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CDC No-Sail Order Likely Exceeds the CDC's Statutory Powers

So a federal judge held today, preliminarily enjoining the order (which restricted cruise ship operations).


From Florida v. Becerra, decided today by Judge Steven Merryday (S.D. Fla.) (124 pages):

Because of (1) Florida's probability of success on the merits, (2) the imminent threat of irreparable injury to Florida, (3) the comparative injury depending on whether an injunction issues, and (4) the imminent and material threat to the public interest, Florida's motion for preliminary injunction is GRANTED, and CDC is PRELIMINARILY ENJOINED from enforcing against a cruise ship arriving in, within, or departing from a port in Florida the conditional sailing order and the later measures (technical guidelines, manuals, and the like).

However, the preliminary injunction is STAYED until 12:01 a.m. EDT on JULY 18, 2021, at which time the conditional sailing order and the measures promulgated under the conditional sailing order will persist as only a non-binding "consideration," "recommendation" or "guideline," the same tools used by CDC when addressing the practices in other similarly situated industries, such as airlines, railroads, hotels, casinos, sports venues, buses, subways, and others.

However, to further safeguard the public's health while this action pends, CDC may propose not later than JULY 2, 2021, a narrower injunction both permitting cruise ships to sail timely and remaining within CDC's authority as interpreted in this order. The motion for the proposed injunction must support the proposed terms with current scientific evidence and fully disclose—if unavailable to the public—scientific evidence, including methodology, raw data, analysis, and the like and the names and qualifications of the scientists participating in the study, modeling, or the like. If CDC moves under this  paragraph, Florida must respond within seven days. A hearing will occur immediately after Florida's response.

An excerpt from the reasoning:

[T]he history of federal involvement in quarantine regulation confirms that the power peaked in the late-nineteenth and early twentieth century amid the threat of yellow fever, cholera, malaria, and the like, but the power receded during the past fifty years (at least, until quite recently). The history shows (1) that the public health power, including the power to quarantine, was traditionally understood—and still is understood—as a function of state police power; (2) that the federal quarantine power has both expanded and contracted; (3) that historically the federal quarantine power was limited to a discrete action, such as inspection and sanitation at a port of entry, as well as detention for the duration of a disease's incubation period; (4) that although the federal government has detained vessels, conditioned pratique ["clearance granted to a ship to proceed into port after compliance with health regulations or quarantine" -EV], and banned a discrete item, federal deployment of these measures has been distinctly limited in time, scope, and subject matter; and (5) that the Public Health Service Act of 1944 codifies the limited regulatory power typical of preventing diseases caused by a discrete item or a person at a major port of entry.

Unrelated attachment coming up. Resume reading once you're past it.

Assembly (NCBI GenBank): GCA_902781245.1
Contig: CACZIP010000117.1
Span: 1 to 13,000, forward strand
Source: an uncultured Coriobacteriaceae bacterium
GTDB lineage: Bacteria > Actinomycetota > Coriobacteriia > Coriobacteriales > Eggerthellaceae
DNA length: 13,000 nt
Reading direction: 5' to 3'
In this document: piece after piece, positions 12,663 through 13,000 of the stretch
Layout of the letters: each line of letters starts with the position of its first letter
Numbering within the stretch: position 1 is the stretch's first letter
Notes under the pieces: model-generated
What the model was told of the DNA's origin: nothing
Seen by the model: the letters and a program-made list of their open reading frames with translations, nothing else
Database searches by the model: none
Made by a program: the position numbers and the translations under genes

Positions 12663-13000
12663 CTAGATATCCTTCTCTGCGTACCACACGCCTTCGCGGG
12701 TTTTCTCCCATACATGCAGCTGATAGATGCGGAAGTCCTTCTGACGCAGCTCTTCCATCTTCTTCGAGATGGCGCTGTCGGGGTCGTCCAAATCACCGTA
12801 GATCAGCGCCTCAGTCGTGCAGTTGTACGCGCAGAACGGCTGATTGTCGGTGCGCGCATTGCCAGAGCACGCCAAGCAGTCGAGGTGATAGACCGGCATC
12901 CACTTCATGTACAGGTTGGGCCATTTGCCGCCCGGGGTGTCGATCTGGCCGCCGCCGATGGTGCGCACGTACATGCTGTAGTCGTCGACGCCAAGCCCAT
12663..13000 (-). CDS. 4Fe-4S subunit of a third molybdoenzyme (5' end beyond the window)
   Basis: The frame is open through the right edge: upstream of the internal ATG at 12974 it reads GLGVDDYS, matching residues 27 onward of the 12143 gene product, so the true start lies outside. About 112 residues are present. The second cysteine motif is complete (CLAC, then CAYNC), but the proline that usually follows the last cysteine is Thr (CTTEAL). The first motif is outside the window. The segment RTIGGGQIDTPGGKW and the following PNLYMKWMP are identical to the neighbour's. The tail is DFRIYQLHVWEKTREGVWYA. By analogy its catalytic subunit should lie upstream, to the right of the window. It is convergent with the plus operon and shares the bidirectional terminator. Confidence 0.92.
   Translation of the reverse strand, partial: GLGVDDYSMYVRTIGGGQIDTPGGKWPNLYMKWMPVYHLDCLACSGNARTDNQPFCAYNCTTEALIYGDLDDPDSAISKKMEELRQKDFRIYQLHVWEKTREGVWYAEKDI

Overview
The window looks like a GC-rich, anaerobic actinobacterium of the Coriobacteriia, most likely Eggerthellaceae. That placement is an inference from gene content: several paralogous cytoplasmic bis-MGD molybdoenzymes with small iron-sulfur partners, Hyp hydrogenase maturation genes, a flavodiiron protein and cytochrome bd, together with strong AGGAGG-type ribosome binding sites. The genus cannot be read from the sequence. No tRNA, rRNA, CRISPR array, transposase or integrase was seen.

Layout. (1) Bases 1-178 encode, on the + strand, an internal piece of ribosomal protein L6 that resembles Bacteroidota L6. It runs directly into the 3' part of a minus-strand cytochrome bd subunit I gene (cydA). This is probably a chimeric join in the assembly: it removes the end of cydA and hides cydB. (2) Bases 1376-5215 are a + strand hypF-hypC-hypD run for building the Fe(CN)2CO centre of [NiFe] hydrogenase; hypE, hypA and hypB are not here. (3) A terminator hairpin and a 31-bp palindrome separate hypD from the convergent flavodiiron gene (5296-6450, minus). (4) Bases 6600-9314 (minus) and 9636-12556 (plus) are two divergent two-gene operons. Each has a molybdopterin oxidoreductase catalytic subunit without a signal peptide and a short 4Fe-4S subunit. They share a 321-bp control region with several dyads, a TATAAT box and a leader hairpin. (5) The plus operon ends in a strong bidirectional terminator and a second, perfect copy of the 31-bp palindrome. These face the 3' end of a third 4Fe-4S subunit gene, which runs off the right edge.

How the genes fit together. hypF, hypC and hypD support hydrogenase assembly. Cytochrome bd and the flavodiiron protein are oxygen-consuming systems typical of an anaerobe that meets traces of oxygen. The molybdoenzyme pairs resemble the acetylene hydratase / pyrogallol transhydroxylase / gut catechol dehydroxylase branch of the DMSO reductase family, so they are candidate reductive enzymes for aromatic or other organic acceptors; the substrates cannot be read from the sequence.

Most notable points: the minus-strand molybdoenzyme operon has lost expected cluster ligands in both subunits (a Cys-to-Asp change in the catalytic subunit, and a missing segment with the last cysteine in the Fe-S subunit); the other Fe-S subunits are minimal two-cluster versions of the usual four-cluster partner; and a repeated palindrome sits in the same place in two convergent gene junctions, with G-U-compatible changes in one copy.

Never has CDC (or a predecessor) detained a vessel for more than fifteen months; never has CDC implemented a widespread or industry-wide detention of a fleet of vessels in American waters; never has CDC conditioned pratique as extensively and burdensomely as the conditional sailing order; and never has CDC imposed restrictions that have summarily dismissed the effectiveness of state regulation and halted for an extended time an entire multi-billion dollar industry nationwide. In a word, never has CDC implemented measures as extensive, disabling, and exclusive as those under review in this action.

However, in this action CDC claims a startlingly magnified power. But as CDC concedes, the Public Health Service Act "consolidates and codifies" the federal quarantine practices applied during the previous century, and "over the 20th and into the 21st century, the legislative framing for quarantine has remained relatively constant." Thus, viewed with the benefit of history, CDC's assertion of a formidable and unprecedented authority warrants a healthy dose of skepticism. Util. Air Regul. Grp. v. EPA, 573 U.S. 302, 324 (2014) ("When an agency claims to discover in a long-extant statute an unheralded power to regulate 'a significant portion of the American economy,' we typically greet its announcement with a measure of skepticism.")….

A reasonable interpretation of the statutes (in conjunction with the animating history) reveals that the conditional sailing order exceeds the powers described in the statutes …. The conditional sailing order includes a few requirements that resemble CDC's statutory authority, such as reporting requirements about a vessel's "ill" passengers and requirements to sanitize certain areas of a vessel. However, the conditional sailing order also requires a vessel operator, among other unauthorized measures, to (1) build an onboard laboratory, (2) revamp a ship's ventilation system, (3) remain detained until complying with long-delayed and ever-shifting requirements, and (4) ensure the vaccination of 98% of crew and 95% of the passengers to bypass a costly and burdensome simulated voyage requirement. Even if granting CDC's tortured explanation that the conditional sailing order merely conditions free pratique, the conditional sailing order imposes an indiscriminate and burdensome conditioning of free pratique that amounts to an unprecedented detention of an entire fleet of recreational cruising vessels.